But back to sales. Those that are still on the phone are quoting the reason for the fall on anything that they feel everyone else is saying because no one has a real clue. They will probably repeat what JPMChase or Goldman say as they reckon that the guys there are cleverer than them and more likely to know. So, clients will currently be being told that it is due to- "Barriers being hit at 1.25, 1.20 , and 1.15" and if they can't even manage that will say "Stop losses”, which is a great generalised term that demands no justification. But some foolish folk will have done a Bloomberg News search for GBP and decided that it is due to the news that fracking had been allowed in North West England. Which is of course rubbish, because we all know that it happened because Diane Abbott was made the shadow Home Secretary.

By now very senior management will have come down to the dealing room. Bearing in mind this is out of London time zone, the senior managers involved will have absolutely no idea whatsoever about Sterling so will ask questions to frantic spot and sales folks along the lines of "Has Brexit been announced?" or "is this is a big move?" The frustrated dealing staff will have to tread a thin line with them, alternating between wanting to tell them to p### off and ingratiating themselves with them as, with the size of the losses they can see, they may well be up before them the following morning.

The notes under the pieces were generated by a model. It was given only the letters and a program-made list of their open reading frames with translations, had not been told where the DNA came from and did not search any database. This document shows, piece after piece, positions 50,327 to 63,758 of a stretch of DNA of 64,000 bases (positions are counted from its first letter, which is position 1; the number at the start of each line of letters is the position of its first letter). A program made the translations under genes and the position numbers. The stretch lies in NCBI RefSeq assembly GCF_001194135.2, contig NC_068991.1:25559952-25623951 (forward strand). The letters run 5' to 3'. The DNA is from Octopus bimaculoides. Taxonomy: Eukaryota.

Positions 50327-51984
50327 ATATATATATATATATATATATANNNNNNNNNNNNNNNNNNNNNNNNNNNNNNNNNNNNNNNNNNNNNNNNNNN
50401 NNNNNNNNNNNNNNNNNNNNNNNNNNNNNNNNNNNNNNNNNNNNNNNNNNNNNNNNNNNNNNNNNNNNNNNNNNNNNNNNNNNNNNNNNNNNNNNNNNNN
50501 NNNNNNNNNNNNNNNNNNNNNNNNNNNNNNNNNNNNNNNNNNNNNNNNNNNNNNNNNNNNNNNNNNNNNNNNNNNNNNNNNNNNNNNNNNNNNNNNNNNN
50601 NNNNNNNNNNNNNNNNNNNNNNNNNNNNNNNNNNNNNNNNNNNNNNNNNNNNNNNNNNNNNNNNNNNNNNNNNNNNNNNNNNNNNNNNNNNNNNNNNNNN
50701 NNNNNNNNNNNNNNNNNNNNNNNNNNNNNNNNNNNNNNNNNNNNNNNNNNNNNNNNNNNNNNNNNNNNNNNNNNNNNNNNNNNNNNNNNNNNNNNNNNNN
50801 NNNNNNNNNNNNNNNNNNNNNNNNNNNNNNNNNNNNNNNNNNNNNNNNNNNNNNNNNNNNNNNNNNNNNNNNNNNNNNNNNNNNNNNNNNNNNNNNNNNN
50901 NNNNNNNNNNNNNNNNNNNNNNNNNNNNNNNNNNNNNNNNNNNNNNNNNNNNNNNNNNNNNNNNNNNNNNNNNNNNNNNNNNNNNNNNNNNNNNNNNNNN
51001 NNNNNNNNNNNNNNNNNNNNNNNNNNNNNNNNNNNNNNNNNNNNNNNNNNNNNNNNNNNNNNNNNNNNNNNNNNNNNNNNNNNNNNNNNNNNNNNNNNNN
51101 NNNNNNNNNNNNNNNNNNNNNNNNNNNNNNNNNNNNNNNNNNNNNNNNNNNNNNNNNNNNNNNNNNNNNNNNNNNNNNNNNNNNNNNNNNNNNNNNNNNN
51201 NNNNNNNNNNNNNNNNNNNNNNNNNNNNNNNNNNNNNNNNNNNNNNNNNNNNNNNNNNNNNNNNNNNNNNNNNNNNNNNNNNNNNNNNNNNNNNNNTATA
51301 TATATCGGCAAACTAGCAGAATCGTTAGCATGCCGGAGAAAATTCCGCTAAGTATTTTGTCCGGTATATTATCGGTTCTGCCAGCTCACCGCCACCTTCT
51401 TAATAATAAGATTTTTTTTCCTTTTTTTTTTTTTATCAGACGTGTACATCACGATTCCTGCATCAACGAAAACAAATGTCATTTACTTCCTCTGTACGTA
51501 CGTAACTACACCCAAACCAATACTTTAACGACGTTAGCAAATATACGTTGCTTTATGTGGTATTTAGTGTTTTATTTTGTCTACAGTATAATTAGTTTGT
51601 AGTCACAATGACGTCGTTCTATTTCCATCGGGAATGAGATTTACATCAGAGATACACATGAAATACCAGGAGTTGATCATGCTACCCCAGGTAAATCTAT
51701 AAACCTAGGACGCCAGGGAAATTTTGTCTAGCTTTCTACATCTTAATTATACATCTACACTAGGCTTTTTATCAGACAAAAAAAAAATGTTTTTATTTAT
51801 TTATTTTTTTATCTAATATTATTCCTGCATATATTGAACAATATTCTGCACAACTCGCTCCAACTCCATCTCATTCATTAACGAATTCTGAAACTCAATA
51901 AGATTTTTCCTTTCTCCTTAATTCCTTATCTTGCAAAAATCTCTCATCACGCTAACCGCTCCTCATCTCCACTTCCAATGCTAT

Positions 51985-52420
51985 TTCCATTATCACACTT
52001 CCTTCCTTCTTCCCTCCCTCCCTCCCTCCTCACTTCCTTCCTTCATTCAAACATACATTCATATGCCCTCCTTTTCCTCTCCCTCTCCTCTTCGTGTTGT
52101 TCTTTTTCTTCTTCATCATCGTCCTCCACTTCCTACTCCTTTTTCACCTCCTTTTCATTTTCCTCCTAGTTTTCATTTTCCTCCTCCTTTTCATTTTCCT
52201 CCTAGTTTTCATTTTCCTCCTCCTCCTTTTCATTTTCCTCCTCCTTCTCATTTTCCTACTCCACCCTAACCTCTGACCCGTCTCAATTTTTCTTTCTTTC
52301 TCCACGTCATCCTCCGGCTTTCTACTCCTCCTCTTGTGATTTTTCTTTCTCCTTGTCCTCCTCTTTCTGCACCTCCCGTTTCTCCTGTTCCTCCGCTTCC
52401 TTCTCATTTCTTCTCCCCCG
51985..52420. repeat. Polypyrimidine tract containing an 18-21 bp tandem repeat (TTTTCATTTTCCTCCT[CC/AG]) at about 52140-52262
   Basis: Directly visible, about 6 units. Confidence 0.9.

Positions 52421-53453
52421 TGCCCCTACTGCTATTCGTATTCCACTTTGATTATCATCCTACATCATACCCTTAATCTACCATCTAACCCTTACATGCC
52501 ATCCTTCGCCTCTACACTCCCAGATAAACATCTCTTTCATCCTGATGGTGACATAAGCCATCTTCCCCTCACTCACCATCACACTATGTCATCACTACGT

Meanwhile sales are noted to be only saying, into phones and Bloomberg chats, “But seriously, that’s where it was” and starting to swear at overseas sales coverage who are trying to goad them into either filling their clients better or having any profits accruing through their clients stops reallocated back to them rather than staying in the center that ripped them off did the execution.

The options trading desk will have appeared to have turned Greek as that is all they are speaking, shouting things like .. "Watch your gamma", "check your theta”," where did I trade that delta" and "Oh shit, they said you made money shorting vol. “

For the sales guys with no clients with GBP orders, they will be feeling rather smug and trying to sound intelligent by quoting correlations as to what this should do for other pairs. Such as “Well with the cross correlations we should see a pick up in CNH/MXN vol and our model says that the 3m/1yr calendar spread is the way to play it”, only to find that if they try to get a price from their options desk they are told "you  moron! haven’t you seen what's going on in GBP?".

So, it will all be fun and games. Do I care? Not a bit. Because I am sitting at home, it’s the wee hours of the morning and I am about to go to bed chuckling mischievously to myself, knowing that London FX sales folk are going to have one hell of a miserable start to the day explaining to their clients why they have just lost 7% of their company's hedge book.

Oh and let's not forget all those corporate treasurers dusting off the wording for their 'due to FX volatility, losses were greater than forecast' statements to add to this year's accounts.